*This post was written by Edgar Castillo and edited/formatted by The Lunch Belle.**
Restaurant: Haymaker Bar & Kitchen
Haymaker Bar & Kitchen - the newly-opened craft beer bar and American gastropub - provides a welcome oasis to the otherwise arid landscape of northwest Chelsea.
Owner David Smith, partner Jeff Anzulewicz, Chief Bartender, Tristan Colegrove, and Executive Chef, Jim Takacs, pour an extensive list of beer with more than 18 selections on-tap, a small, but smart selection of wines by the glass, and a refined list of classic cocktails accompanied by a menu of modern American favorites.
Urban-cool, yet warm and inviting, Haymaker's interior atmosphere (designed in the spirit of a haymaker’s farmhouse with early 20th century charm and old-world personality) makes for the perfect setting in which to enjoy post-work beverages - pre/post Madison Square Garden eats and libations - craft beers with the boys - a hearty snack or meal - even date night!
The Baked Dry Rub Chicken Wings - a lovely departure from the traditional "Buffalo" variety - were liberally massaged with a house spice blend and enveloped in a sticky sauce that was fragrant with notes of citrus, sweet chili, and garlic.
While an order is definitely sharable, you're not going to want to split them with anyone. Trust me!
The next small plate to arrive was the highly anticipated Mac and Cheese (parmesan cream sauce, white wine, pancetta, cremini mushrooms, bread crumb crust). While it was beautifully constructed and very pleasing to the eye, the dish, itself, was too noodle-heavy and desperately lacking in cheese.
As tempting as the small plates menu reads, I’d recommend leaving room for the larger, more hearty entree plates: Slow Roasted Pork Ribs were prepared with a savory/sweet pecan-bacon barbecue sauce that harmonized perfectly with the tender, fall-off-the-bone pork ribs. A side of bourbon-kissed yams echoed the sweetness of the barbecue sauce and provided a warm, pillowy texture that literally hugged my taste buds.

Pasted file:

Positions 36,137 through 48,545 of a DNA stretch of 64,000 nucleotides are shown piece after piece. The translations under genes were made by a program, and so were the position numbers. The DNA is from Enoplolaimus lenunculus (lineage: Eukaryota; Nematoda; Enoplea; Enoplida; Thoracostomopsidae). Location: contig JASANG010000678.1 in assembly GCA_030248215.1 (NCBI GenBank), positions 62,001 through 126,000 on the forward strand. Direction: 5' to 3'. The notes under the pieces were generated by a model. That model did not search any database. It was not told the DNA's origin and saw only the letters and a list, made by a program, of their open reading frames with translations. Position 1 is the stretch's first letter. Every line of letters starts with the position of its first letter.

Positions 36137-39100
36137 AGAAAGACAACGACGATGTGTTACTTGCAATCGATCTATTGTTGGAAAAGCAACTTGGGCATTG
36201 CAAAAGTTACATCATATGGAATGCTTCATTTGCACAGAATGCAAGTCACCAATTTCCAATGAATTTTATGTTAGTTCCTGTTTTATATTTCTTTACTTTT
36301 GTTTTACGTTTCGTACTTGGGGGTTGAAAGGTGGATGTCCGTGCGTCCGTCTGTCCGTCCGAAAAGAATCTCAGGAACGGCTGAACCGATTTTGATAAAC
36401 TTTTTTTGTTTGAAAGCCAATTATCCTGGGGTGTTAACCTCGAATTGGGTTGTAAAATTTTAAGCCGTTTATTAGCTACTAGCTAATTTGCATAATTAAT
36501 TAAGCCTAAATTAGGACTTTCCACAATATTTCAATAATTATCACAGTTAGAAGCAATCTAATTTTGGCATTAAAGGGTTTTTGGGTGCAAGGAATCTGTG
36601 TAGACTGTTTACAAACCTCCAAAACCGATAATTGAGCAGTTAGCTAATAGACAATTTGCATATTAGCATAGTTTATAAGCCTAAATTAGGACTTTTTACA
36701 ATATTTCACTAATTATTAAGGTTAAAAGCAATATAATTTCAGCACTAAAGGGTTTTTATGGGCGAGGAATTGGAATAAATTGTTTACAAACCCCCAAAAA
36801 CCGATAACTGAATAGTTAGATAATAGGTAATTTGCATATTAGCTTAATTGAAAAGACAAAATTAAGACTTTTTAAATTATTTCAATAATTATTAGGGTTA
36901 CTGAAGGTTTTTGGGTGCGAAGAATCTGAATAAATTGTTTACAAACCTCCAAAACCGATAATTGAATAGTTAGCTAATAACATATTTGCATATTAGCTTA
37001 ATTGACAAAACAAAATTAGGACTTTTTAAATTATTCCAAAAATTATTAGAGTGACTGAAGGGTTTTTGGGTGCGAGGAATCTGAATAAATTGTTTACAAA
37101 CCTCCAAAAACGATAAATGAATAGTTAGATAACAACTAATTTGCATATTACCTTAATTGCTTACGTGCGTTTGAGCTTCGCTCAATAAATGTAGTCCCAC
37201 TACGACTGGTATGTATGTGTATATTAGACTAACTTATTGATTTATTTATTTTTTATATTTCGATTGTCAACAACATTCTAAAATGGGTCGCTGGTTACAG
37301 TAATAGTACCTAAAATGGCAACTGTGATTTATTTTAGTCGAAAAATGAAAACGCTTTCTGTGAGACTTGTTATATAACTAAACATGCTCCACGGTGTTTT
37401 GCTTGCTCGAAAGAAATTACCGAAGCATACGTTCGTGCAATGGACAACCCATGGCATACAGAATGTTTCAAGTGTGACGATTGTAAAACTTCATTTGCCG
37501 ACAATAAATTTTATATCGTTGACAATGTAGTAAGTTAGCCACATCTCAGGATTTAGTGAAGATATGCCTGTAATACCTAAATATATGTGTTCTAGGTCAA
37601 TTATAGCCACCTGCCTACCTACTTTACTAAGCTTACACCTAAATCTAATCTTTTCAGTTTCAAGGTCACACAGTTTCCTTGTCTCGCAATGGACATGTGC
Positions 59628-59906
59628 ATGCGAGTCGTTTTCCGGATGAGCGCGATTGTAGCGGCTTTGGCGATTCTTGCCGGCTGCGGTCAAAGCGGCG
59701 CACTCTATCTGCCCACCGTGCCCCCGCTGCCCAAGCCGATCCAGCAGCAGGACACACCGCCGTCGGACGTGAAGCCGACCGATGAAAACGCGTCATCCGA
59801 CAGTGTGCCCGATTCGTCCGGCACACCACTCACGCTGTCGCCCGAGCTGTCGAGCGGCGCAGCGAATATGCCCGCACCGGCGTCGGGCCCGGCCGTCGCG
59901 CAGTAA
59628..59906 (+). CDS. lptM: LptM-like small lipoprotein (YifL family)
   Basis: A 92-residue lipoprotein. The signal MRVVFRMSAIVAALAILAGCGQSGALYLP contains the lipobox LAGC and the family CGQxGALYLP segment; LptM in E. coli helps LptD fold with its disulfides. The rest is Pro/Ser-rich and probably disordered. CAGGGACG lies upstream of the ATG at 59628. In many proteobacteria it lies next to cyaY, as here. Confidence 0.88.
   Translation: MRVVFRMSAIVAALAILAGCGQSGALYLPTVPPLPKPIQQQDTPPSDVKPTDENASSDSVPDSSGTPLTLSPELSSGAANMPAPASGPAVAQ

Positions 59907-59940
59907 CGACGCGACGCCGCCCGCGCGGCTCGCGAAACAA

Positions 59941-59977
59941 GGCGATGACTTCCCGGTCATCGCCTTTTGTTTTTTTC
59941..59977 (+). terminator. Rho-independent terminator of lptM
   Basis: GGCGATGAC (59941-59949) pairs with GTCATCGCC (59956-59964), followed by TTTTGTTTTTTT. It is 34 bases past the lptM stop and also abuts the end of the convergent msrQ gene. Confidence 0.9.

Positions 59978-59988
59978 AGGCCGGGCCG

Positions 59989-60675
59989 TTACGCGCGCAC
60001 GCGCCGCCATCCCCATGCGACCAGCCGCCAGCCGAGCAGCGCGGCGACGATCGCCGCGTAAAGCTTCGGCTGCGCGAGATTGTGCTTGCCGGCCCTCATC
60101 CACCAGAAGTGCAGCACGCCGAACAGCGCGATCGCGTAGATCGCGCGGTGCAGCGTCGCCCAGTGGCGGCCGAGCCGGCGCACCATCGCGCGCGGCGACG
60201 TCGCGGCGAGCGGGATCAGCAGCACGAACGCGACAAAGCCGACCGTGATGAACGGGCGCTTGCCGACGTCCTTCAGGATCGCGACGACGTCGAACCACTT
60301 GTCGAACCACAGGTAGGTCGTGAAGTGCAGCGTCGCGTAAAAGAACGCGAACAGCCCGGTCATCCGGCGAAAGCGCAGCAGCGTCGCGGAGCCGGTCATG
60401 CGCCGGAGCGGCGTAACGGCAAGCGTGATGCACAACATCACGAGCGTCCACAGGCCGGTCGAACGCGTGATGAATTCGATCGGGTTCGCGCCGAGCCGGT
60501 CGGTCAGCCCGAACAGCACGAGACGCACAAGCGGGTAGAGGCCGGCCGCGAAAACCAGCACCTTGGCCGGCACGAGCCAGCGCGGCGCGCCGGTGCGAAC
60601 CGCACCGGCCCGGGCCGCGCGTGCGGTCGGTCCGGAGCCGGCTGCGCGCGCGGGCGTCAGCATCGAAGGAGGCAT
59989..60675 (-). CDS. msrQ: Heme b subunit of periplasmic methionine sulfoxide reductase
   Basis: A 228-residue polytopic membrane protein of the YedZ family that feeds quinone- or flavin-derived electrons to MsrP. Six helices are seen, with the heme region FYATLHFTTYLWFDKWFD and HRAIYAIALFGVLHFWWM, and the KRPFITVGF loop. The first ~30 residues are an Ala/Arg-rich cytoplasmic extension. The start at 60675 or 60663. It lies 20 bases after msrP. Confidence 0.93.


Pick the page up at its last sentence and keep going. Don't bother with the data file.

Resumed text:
Perhaps the most remarkable aspect of the menu is the beverage - namely the beer - selection. Options come from near and far and are hand picked, sampled and, most importantly, judiciously coupled with the food offerings. Some stand-outs for me were:
Kent Falls Shower Beer (Kent, CT 6.0%): Had a hint of rind and a muted tone of herbs/mint. Overall saltiness, but doesn't overpower like a more potent sour.
Easily my favorite among the dozen-plus options that I sampled was the Hill Farmstead Citra (Greensboro, VT, 5.4%), an American pale ale dry-hopped with Citra (hops) from the American Pacific Northwest.
Prairie Bomb! (Tulsa, OK 13.1%): Imperial stout aged on espresso beans, chocolate, vanilla beans, and ancho chile peppers. The peppers add just the right amount of heat to complement the intense coffee and chocolate flavors. Adventurous types and Mexican food lovers, this is your new favorite brew!
Other notables were the Millstone Rhuberry (cider aged with fresh strawberries and rhubarb; extreme tartness that won’t overpower), Crooked Stave Progenitor (dry-hopped sour golden ale - tart, piney, and citrus-y finish), and the Mikkeller Hop On Drink'in (dry-hopped Berliner Weisse - tart with a rush of sour tropical fruit, low ABV of 2.8%).
For those of you who aren't particularly fond of beer (really?), trust me when I say that there are plenty of options in the form of wine and cocktails. One that particularly caught my eye was the "Siesta" - tequila, Campari, grapefruit, and lime - which proved perfectly-crafted and unmistakably delicious.
Until we eat again,
Edgar Castillo for The Lunch Belle